I got home this afternoon all ready to report on Hecuba at the Donmar, when I found this e-mail, and put Hecuba on the back burner. I think we should make use of this opportunity. Here's the message (I'm sure Vicky Weston won't mind my publishing most of the e-mail to me, because after all the object is to get the Latin e-learning course as widely known as possible):
I spoke to Clare Roberts from JACT earlier and she suggested that I speak to either you or David Parsons regarding a new Latin course that we're working on.
It\'s a new government backed course on learning Latin – they are trying to revive interest and increase awareness in this. Consequently, the course organisers are being made available on a web chat so that teachers may ask questions about the language, teaching it and implementing it in schools.
The spokespeople will be in our studio and the chat will be run from there and shown on webchats.tv. All you would need to do in order for your users to participate should you wish, would be to put a link on your site so that teachers may click on it. The chat takes place on Tuesday 28th Sept between 4 and 5pm.
We also have the course on DVD available as a competition prize – please let me know if you'd be interested in giving this away on your site.
The chat is fully moderated so there is no danger of unsuitable language etc being shown for example!
There is a full Digital press Kit available on http://www.presskits.co.uk for this learning Latin feature – there is text and images available for download. The following link has the full feature: http://www.presskits.co.uk/7693/index.php
New online chat
The facility to learn Latin is being made available to pupils across the UK even if they don’t have a specialist Latin teacher in their school. Funded by the DfES, the Cambridge Latin Course E-Learning Resource is looking to re-invigorate interest in the classic language as the number of pupils taking Latin GCSE has been in decline for many years.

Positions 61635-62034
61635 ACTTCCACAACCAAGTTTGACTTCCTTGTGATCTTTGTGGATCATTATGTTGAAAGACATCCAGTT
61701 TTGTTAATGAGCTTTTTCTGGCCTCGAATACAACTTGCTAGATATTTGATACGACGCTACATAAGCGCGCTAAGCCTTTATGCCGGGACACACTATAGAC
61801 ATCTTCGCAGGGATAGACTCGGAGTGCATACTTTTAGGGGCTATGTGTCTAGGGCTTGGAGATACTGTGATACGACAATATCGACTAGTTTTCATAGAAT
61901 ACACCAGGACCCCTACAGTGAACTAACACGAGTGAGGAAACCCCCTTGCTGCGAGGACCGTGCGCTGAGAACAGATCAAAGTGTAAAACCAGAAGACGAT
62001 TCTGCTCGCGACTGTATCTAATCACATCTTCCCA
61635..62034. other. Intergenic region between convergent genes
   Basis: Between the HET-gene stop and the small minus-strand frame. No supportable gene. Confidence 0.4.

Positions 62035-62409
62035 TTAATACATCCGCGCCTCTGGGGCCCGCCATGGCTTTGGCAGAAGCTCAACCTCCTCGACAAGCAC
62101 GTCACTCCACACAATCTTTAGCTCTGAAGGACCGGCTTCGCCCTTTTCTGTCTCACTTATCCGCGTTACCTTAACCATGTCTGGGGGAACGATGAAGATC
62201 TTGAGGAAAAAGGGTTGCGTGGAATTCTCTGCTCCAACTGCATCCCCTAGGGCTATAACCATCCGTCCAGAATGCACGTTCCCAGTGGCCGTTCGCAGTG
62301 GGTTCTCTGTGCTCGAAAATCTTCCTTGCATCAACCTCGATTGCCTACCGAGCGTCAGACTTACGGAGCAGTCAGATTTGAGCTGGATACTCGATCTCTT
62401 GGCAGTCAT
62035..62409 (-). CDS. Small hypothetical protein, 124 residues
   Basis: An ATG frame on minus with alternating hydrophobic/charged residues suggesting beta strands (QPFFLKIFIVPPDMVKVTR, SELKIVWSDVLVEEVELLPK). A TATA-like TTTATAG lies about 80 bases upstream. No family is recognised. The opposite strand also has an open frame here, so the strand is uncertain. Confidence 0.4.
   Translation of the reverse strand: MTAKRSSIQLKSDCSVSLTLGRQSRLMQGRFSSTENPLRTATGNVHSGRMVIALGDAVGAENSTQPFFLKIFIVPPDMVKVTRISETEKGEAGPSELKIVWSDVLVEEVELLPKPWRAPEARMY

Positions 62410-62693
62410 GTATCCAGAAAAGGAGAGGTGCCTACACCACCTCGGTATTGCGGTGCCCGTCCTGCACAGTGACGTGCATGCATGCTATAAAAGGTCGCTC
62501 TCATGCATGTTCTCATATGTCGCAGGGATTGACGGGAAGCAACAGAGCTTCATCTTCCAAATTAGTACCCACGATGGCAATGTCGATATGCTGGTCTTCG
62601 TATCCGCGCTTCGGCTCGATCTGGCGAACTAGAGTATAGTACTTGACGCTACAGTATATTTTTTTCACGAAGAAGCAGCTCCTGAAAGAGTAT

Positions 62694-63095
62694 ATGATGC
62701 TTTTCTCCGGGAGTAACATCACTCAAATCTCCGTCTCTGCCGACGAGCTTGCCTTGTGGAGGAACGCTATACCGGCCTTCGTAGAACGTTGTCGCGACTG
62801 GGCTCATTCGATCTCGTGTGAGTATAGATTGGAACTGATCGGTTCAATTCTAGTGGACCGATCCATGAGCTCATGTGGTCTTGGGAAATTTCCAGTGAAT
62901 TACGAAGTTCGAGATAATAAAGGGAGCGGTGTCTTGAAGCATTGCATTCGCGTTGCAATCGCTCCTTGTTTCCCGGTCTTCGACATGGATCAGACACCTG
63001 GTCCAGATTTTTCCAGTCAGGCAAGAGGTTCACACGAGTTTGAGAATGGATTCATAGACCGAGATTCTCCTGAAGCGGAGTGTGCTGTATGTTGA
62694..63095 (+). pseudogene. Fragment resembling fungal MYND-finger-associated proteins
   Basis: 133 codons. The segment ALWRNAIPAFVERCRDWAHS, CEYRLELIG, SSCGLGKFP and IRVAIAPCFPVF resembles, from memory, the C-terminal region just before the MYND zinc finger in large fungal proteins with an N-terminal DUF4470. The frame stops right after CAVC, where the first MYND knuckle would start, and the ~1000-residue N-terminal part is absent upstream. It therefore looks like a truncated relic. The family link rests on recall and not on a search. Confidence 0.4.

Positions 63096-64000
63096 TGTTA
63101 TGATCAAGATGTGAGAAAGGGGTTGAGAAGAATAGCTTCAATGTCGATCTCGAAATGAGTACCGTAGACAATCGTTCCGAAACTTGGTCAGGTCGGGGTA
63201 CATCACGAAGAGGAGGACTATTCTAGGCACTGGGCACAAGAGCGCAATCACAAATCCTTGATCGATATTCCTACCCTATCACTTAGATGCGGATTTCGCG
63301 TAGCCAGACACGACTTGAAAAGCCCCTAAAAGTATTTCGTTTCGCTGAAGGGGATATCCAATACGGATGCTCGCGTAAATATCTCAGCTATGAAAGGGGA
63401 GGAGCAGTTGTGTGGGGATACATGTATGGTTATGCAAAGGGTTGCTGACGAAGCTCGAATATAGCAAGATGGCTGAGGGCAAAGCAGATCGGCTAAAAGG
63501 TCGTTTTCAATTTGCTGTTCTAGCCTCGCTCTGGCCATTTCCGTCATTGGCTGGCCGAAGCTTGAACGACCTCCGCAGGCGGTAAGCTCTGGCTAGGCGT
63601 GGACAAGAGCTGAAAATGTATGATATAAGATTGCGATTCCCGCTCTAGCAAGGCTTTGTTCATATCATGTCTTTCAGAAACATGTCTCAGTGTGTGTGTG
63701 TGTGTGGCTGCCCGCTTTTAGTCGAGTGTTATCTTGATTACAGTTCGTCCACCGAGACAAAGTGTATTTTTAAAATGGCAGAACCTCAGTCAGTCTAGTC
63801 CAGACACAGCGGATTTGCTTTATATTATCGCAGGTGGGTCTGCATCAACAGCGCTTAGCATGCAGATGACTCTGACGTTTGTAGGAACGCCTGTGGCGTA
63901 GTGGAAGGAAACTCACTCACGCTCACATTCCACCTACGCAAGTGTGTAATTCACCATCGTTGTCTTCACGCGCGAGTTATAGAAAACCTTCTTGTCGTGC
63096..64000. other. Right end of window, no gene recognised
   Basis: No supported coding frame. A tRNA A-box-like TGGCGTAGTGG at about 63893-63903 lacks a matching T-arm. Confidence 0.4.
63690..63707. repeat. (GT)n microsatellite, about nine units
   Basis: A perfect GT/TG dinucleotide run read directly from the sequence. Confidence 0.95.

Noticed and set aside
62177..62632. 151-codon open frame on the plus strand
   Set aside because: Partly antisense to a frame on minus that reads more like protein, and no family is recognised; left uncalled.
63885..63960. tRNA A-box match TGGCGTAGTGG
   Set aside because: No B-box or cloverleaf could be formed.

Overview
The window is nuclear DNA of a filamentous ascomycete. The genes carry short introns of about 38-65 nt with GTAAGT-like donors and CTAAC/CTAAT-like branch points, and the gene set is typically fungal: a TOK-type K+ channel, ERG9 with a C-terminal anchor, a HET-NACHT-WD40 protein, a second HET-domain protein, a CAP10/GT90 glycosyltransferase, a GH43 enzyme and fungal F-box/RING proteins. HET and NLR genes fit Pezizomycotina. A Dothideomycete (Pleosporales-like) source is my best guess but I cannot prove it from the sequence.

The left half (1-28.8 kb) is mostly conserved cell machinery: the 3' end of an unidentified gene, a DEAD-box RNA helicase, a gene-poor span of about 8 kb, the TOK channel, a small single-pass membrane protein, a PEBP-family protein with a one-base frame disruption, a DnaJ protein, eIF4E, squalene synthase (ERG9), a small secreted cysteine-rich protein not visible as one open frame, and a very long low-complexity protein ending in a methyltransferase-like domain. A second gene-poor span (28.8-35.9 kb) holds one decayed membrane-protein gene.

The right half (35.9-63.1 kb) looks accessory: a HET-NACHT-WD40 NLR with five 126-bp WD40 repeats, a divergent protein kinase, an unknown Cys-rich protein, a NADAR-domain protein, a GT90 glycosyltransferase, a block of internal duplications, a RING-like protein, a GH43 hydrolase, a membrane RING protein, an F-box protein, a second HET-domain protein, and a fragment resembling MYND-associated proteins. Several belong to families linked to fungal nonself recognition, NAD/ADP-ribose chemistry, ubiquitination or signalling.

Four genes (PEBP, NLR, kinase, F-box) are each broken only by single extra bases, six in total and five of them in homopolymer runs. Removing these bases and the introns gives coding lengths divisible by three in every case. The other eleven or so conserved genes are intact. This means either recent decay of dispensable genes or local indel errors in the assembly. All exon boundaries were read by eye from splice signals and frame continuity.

The digital course adds a new dimension to learning the language by tracing the lives of a group of characters in the Roman world of the 1st century AD. Stories are brought to life via a rich mix of over 1,000 interactive activities including dramatisations of ancient life, historical documentaries filmed on archaeological sites and interactive materials relating to course content. Language and culture are integrated by using as much authentic Roman subject matter as possible. The resource also contains formal assessments that cover the Key Stage 3 course.
The course organisers, Will Griffiths, Director of the Cambridge School Classics Project, and Chris West of Granada Learning will be live online on Tuesday 28th September from 1600-1700 to answer your questions on Latin, the course and how you can go about providing the facility for your school.
I'd urge you to think of a friend teaching in another school and direct their attention to this blog. The government help for Latin will only achieve what we want if non-Latin schools know about it and get enthusiastic about it. How will the schools near you do that if you don't tell them?